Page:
Sunday, September 23, 2012

Paul Gregg and Steve Machin have recently examined the way in which the sensitivity of the real wage to unemployment rates has become stronger over the last decade or so. I have noted this in an earlier blog post, though I would argue that the change slightly predated the 2003 point identified by Gregg and Machin. Whether, as the economy begins to recover, real wage restraint will continue is moot. If wage pressure returns over the next twelve months or so - before the recovery is consolidated - it may well be the case that interest rate hikes will be needed sooner rather than later in order to prevent a stagflation.

Wednesday, September 12, 2012

Mario Draghi's announcement of the European Central Bank's new policy on bonds has had a positive effect on interest rate spreads. This is encouraging news, finally. Here are the data for the spread between German and Spanish interest rates.

Thursday, September 06, 2012

The news that the European Central Bank will pursue outright monetary transactions (OMTs) - purchases of bonds issued by eurozone member countries - as a means of reducing borrowing costs for these countries is very welcome. The conditions under which such transactions will take place remain unclear; the ECB intends to purchase bonds only when it perceives serious distortions to the market, where these distortions are based on what it deems to be unfounded fears. Moreover, the ECB's intervention will be conditional upon the action being part of the European Stability Mechanism, making the availability of such support dependent on countries' compliance with fiscal discipline requirements. This last condition is critical, but the binary nature of any judgement about compliance means that pressure will inevitably come to bear in instances where the judgement is marginal. A better solution would be to offer support on a sliding scale, making support more costly where discipline is weaker. This would effectively be the solution offered by conditional bonds.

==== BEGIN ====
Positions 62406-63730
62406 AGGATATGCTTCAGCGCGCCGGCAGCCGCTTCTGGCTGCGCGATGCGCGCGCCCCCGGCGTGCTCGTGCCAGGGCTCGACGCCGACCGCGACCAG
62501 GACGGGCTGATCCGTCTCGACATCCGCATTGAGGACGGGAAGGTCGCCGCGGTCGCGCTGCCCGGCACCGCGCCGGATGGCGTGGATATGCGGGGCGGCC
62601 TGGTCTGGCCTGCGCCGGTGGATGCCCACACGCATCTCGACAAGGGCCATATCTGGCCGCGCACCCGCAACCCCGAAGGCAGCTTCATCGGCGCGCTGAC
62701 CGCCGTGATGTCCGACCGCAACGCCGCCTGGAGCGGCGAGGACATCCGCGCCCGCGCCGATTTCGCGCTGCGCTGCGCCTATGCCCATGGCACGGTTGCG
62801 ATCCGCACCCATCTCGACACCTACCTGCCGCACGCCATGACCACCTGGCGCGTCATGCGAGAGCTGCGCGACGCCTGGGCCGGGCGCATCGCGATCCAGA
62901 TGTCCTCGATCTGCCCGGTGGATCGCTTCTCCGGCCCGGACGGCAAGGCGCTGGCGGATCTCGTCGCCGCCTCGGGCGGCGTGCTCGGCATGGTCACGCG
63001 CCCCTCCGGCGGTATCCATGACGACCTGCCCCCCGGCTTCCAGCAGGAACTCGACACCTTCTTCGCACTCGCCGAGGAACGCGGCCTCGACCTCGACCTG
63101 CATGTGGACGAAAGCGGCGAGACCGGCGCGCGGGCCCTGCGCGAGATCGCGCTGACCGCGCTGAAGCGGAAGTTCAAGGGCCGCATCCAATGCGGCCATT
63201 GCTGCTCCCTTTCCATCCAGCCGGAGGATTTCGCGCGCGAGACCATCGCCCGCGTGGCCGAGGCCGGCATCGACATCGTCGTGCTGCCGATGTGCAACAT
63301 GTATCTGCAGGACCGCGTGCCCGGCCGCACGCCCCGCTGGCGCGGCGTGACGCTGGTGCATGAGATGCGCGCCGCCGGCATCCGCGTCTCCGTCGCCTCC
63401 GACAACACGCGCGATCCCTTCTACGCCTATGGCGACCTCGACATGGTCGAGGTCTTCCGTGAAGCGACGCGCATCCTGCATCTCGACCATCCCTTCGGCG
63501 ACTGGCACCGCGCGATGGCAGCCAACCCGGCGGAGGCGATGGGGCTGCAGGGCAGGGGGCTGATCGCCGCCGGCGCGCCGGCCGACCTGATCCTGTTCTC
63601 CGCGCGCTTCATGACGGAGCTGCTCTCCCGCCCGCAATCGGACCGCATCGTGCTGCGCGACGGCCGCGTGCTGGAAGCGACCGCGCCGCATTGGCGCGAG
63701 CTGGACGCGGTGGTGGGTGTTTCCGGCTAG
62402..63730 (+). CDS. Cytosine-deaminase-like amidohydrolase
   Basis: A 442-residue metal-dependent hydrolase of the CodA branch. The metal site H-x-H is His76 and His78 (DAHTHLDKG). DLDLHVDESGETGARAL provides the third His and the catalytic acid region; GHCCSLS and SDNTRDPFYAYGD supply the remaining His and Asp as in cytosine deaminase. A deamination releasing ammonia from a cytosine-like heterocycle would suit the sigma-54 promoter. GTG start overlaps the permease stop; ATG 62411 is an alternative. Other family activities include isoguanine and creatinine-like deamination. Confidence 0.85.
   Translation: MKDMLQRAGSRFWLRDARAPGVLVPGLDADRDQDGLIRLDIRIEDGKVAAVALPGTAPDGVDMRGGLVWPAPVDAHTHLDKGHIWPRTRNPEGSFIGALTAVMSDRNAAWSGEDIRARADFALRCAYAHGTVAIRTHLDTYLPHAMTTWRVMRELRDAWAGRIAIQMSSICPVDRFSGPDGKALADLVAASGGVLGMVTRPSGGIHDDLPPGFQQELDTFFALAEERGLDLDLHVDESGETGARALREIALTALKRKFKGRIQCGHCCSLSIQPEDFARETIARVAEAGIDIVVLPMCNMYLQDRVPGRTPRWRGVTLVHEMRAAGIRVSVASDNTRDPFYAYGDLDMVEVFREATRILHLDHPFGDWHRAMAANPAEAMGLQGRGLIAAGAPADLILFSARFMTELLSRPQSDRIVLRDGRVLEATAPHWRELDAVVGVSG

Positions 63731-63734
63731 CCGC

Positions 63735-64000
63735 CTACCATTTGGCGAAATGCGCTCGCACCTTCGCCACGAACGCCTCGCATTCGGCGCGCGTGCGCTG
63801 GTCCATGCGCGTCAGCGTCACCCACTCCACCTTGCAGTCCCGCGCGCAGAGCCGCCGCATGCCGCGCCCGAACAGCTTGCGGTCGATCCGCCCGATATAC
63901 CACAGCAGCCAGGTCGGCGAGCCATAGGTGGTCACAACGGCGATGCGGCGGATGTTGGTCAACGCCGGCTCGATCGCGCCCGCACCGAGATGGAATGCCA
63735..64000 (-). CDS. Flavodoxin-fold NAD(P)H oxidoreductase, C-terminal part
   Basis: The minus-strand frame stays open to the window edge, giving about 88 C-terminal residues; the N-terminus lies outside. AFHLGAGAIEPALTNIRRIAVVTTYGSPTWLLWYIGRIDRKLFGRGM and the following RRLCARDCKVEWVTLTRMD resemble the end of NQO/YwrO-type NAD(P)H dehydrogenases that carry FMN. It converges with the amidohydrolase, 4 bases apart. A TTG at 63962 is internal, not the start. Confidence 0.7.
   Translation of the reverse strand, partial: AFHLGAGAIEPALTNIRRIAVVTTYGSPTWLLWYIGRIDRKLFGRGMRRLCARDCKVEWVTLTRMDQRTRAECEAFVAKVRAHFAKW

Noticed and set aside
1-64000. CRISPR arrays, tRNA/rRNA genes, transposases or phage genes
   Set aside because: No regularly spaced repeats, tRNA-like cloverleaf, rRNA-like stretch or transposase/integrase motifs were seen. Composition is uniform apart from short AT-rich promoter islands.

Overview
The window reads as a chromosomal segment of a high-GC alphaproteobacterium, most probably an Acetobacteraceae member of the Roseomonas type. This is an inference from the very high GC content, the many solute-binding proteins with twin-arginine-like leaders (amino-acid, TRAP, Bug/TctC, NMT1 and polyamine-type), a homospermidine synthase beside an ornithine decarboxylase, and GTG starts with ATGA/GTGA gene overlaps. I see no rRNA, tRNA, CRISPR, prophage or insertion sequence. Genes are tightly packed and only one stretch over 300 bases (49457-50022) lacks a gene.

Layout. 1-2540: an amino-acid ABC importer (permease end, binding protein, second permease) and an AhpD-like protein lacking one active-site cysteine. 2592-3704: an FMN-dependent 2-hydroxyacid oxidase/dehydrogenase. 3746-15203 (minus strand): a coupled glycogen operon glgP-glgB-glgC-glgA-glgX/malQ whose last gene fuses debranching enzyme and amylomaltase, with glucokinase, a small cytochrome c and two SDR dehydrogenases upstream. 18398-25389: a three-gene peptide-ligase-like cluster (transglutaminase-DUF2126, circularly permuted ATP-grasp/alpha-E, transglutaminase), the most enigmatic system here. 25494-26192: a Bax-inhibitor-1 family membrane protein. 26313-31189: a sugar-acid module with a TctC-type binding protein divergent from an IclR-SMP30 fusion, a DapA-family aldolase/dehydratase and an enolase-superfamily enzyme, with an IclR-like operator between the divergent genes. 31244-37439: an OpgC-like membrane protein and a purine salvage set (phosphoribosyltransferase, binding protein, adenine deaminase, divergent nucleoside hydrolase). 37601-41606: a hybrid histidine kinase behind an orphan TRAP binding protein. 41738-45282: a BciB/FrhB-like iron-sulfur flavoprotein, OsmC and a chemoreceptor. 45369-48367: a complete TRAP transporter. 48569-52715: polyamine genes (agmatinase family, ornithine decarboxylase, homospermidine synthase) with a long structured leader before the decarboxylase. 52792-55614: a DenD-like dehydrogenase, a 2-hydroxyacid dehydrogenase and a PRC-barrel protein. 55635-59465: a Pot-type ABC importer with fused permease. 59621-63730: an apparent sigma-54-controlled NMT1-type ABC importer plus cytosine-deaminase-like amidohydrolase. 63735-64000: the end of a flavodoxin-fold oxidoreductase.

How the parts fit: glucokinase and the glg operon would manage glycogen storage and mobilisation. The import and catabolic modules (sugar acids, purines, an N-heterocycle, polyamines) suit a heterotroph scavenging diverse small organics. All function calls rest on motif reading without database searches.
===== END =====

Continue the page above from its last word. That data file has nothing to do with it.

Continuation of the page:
Nevertheless, the new initiative is a major step forward. It had been anticipated by the markets - the interest rate spreads for countries such as Spain and Italy had already fallen dramatically over the last day or so. In itself, this is a welcome outcome, though the spreads still have a long way to fall.